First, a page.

Bradley Green strikes a comparison between the life of an expat and the timeless nomadic traveller.
I have always been a rather restless fellow, never knowing whether to stick or twist; however, I think even just thinking about this could fortify the fact that I’m eternally stir-crazy, a term which usually refers to being in the same place too long and growing rather tired of it. It actually originated in prisons, which is the very last place you’d care to be with such tendencies. The term also refers aptly to being in situations such as a job that is no longer desirable, or even perhaps a relationship that is not as fulfilling as it once was. Although I wouldn’t quite know how I’d explain to a lover after four years of passion, or to the trusting boss, that I had ‘itchy feet’ and it was time for a change.
Living on the other side of the world would certainly seem to suggest that theory; it all makes a great deal of sense once you’ve met some of the local immigrants – many with the same thing in common: a vast distance between them and their respective countries, with no real thought as to when they’ll be back again. Seeing and interacting with other folk from varying parts of the globe, though comforting, is more just an ever-present reminder of an unsettled soul. It seems like a super massive black hole of some sort of infinite boredom, that delves deeper than the everyday dull duties we’re all too familiar with.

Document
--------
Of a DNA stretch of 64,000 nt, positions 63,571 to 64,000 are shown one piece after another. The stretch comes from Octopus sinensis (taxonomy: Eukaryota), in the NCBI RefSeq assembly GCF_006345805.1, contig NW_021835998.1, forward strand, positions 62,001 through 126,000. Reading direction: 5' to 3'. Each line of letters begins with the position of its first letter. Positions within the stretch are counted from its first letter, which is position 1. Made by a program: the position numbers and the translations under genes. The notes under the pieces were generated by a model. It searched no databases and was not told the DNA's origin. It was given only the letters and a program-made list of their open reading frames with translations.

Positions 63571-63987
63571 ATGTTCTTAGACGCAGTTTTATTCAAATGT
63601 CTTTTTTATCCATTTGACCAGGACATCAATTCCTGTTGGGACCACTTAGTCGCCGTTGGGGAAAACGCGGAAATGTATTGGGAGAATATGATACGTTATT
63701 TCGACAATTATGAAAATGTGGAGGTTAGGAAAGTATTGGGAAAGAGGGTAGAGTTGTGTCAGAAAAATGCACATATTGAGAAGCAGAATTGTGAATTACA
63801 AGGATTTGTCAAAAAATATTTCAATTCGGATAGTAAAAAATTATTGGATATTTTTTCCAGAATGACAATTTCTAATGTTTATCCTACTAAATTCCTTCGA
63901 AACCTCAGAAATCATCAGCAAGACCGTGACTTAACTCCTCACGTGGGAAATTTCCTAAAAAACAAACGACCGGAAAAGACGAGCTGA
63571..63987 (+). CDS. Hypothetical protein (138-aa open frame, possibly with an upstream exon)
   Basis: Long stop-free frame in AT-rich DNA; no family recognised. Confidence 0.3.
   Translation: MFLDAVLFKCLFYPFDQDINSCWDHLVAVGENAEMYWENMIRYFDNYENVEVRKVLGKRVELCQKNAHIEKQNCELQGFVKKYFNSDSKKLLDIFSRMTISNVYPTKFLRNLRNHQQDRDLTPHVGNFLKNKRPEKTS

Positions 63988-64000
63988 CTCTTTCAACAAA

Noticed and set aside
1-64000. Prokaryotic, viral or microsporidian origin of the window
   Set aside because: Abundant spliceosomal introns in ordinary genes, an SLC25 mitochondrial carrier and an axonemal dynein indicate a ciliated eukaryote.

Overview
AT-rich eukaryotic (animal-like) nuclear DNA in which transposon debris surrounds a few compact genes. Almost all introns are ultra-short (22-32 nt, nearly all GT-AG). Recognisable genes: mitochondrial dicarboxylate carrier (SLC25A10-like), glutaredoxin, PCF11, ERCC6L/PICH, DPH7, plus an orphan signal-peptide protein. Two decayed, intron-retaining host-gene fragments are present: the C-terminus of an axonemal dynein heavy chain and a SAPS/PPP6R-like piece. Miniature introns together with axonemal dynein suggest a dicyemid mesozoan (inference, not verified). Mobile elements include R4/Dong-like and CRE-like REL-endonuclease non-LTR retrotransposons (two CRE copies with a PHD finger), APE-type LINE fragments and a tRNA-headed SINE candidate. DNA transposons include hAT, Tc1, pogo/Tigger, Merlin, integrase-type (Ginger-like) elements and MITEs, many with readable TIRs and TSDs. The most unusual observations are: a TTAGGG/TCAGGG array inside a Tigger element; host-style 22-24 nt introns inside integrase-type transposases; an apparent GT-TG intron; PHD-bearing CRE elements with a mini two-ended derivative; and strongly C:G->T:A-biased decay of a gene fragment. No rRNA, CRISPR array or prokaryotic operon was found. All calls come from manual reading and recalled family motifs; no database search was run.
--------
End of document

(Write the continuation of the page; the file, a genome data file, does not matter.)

It’s an extreme case of boredom for sure, yet I think that’s exactly what it is. It’s not your average rainy day syndrome where you’re sat twiddling your thumbs for six hours, or the type of boredom you get from attending a family event, choking away on Auntie J’s dry chicken wings for the whole of a bland evening. It appears to be more on a psychological level: an anxiety-filled, short-tempered, fidgety nightmare of discontent at being in the same place for any length of time.
Throughout history, humans have always been nomadic, so perhaps it’s not such a surprising trait. You have three main types: the hunter-gatherers, the pastoral nomads, and the nomadic craft makers. Take the hunter-gatherers; they move from place to place, following game and all the wild fruits and berries. While far fewer in existence now, up until about 10,000 years ago all modern humans were nomadic hunter-gatherers. Then there are the pastoral nomads who move from place to place in order to find fresh pastures. Sound familiar? You only have to look at present-day Mongolia where roughly 30 percent of the population are nomadic. If anyone’s ever been to a festival, this is where you find your nomadic craft makers: popping to and from India, making jewellery and selling said tat at stalls far and wide.
So it doesn’t seem like the worst situation to be in after all. I’d take this right now over a semi-detached in suburban Britain, with a wife and kids that I’d be potentially weary of, and a job I’d have to drag myself into daily. There’s no harm in being stir-crazy, forever hopping from place to place, person to person, believing the grass must be greener. It’s in our blood.